Happy New Year my friends! It’s that time of year when we start afresh, with a blank slate, and think about the possibilities that the new year holds for us.
I love this time of year. It’s a beautiful thing to reflect on your past year, how you grew and what you learned, and then say goodbye to the year. And then to think about what you might create with this year, the gorgeous freshness of it all just invigorating you.
But it can also be a fruitless effort for many people, making resolutions only to break them within a week or two. I am not about New Year’s resolutions, because they are things tossed out lightly with no structure in place for success. Let’s not repeat that mistake this year!
We’re going to create aspirations that will actually happen. We’re going to dream, to choose lovely focuses for ourselves, and then put a plan in place that will make them a reality.
Let’s look at how to make this year our best year ever.
What Do You Want Your Year to Be?
I like to start out by reflecting on my last year … you saw a bit of that when I wrote the Essential Zen Habits of 2017 post, but I’ve been journaling about it, looking back on my calendar and emails and journal entries and monthly reviews. It was a fabulous year, and I got a lot done, struggled and learned and grew.
So take a minute to reflect on the past year for yourself. Then give it a bow of gratitude, and say goodbye.
Now it’s time to think about the coming year … what do you want to create out of this beautiful blank canvas?
I like to ask myself:
How do I want to grow? What do I want to learn? What skills and capacities would I like to develop?
What areas of my life need some refreshing? Health, mindfulness, relationships, work?
What do I want to put my focus on, if I could just choose 4-6 things to focus on?
If I were looking back on 2018 a year from now, what would be fantastic to see? What changes would I be psyched to have happened?
For me, I’ve picked a handful of focuses:
My mission (work focus)
Deepening personal relationships
Your list will look different, of course. Take a minute now to write down your 4-6 focuses for 2018.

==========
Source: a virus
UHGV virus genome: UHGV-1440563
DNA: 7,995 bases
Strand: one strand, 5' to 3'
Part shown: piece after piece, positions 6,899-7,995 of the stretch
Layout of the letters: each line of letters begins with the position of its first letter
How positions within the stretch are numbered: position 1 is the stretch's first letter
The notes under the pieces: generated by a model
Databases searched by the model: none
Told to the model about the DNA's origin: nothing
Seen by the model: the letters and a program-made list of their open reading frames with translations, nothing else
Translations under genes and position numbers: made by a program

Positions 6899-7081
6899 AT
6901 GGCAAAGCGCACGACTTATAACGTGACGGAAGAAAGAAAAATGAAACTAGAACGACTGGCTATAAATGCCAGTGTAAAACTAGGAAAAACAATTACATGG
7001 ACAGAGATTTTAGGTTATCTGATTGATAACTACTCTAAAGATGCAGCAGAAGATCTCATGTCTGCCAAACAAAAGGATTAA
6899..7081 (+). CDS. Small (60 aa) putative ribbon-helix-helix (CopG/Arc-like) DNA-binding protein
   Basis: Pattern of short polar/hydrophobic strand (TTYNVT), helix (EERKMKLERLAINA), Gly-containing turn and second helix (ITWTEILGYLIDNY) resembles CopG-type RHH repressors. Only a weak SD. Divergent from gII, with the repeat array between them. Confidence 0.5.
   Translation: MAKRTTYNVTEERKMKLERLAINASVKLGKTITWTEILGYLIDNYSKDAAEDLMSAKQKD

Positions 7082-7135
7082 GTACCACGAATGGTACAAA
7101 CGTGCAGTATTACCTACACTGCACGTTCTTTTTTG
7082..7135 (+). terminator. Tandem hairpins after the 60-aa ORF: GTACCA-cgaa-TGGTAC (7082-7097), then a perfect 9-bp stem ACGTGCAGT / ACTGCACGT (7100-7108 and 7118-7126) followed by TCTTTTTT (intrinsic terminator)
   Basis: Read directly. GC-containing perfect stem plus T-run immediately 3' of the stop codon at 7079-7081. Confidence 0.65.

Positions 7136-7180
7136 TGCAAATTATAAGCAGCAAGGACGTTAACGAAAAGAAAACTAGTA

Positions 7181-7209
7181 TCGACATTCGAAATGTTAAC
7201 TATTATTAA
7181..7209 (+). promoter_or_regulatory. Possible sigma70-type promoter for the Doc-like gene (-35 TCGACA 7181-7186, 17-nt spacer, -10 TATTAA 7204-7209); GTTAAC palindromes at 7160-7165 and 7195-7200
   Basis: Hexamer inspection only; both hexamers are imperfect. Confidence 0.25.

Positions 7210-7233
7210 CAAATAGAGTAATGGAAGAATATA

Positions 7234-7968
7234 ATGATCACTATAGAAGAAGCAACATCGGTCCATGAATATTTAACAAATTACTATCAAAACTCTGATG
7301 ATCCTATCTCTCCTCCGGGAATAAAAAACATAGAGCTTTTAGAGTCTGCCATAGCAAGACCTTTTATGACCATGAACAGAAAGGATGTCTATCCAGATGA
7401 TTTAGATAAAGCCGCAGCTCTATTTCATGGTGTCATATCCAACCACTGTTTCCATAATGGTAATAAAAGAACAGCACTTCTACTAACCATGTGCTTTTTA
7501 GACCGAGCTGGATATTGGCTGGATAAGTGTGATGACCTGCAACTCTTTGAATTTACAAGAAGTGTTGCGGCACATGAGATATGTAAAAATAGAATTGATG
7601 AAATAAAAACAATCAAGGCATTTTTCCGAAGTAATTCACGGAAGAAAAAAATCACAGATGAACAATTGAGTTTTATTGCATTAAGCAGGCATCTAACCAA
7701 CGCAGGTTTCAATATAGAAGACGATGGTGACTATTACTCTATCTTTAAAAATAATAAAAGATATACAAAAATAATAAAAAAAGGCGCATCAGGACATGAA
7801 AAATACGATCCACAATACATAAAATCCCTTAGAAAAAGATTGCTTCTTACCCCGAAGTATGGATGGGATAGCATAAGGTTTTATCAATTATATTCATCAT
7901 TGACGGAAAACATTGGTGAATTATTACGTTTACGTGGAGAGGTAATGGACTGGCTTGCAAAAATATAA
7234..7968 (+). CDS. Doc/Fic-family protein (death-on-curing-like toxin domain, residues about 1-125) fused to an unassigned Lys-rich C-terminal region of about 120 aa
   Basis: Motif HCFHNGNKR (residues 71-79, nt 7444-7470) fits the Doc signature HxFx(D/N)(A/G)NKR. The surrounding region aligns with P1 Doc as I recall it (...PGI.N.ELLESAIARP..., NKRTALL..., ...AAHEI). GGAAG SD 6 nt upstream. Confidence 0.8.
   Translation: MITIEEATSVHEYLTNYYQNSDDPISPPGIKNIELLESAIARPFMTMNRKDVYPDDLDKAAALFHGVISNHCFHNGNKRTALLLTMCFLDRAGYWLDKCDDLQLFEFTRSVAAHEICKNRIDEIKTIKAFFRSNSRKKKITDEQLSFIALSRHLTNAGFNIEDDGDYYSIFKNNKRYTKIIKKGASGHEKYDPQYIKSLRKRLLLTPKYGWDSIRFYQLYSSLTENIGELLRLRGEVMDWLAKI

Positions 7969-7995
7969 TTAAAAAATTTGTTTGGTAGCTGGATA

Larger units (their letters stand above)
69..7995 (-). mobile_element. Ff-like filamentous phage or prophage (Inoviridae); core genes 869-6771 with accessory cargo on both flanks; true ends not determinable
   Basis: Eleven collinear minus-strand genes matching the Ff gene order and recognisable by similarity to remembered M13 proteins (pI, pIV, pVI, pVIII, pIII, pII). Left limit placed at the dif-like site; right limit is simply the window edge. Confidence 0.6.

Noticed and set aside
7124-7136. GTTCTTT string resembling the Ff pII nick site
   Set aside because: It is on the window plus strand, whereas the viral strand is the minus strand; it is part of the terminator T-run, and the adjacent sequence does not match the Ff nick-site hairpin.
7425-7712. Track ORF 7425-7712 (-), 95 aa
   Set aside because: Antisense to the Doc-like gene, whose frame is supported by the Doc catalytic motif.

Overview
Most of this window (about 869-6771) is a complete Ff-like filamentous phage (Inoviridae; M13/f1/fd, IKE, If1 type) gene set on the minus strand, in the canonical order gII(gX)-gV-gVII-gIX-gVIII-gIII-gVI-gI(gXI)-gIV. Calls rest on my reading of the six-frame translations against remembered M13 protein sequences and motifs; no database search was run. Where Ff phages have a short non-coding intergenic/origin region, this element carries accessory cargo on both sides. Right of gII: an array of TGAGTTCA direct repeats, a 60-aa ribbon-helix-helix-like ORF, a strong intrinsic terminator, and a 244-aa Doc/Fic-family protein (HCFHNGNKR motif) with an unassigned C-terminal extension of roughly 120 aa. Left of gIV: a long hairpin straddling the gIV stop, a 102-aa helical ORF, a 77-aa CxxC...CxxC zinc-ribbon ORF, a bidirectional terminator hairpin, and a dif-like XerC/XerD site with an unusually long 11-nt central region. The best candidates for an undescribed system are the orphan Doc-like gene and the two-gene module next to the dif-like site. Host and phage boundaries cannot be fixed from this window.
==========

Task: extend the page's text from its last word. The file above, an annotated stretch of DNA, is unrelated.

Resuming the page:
Why Are These Important?
As you look over your list of focuses, ask yourself why they’re important. Is it really that important that I practice yoga? If so, why?
For example, I might think, “Well, it would be nice to have a regular yoga practice. I could use the stretching, for sure.” But that’s not important enough, and when I don’t feel like it, that won’t be a strong enough reason to push through my discomfort.
A better reason: “Yoga is a mindfulness meditation, and becoming more mindful, pushing into discomfort and uncertainty, are the training I want to do that feels most meaningful to me. It sets an example for my kids, it trains me to be able to help my readers, it makes me a healthier and happier person.”
Now that’s a reason to get me off my butt, away from my computer, and on the mat.
Take a moment to reflect on why your focuses are important to you. What will get you on the mat?
What Rituals Can You Create?
It’s one thing to say, “I want to get fitter this year,” or “I’m going to write a book this year!” … but it’s another to actually make it happen.
The best way to make big things happen, I’ve found, is to create actual daily rituals that you’ll practice every day (or at least, every day that you’re able to).
A ritual is a practice that you hold to be special, not to be taken lightly, that you set apart from the rest of your day. It’s something you surrender yourself to, not allowing yourself to reject the parts of it you don’t like, but just giving in to the experience fully.
An example might be a writing ritual, where you decide to write every morning at daybreak, shutting off your phone and Internet and just writing with a distraction-free writing app (like Ommwriter). You start by clearing your space, setting an intention to focus and pour yourself into your writing for 20 minutes. You set a timer, and then you give yourself fully to the writing, not allowing yourself to switch to other tasks until the timer goes off. When it goes off, you bow in gratitude to the practice. (This is just an example, you don’t have to do it this way.)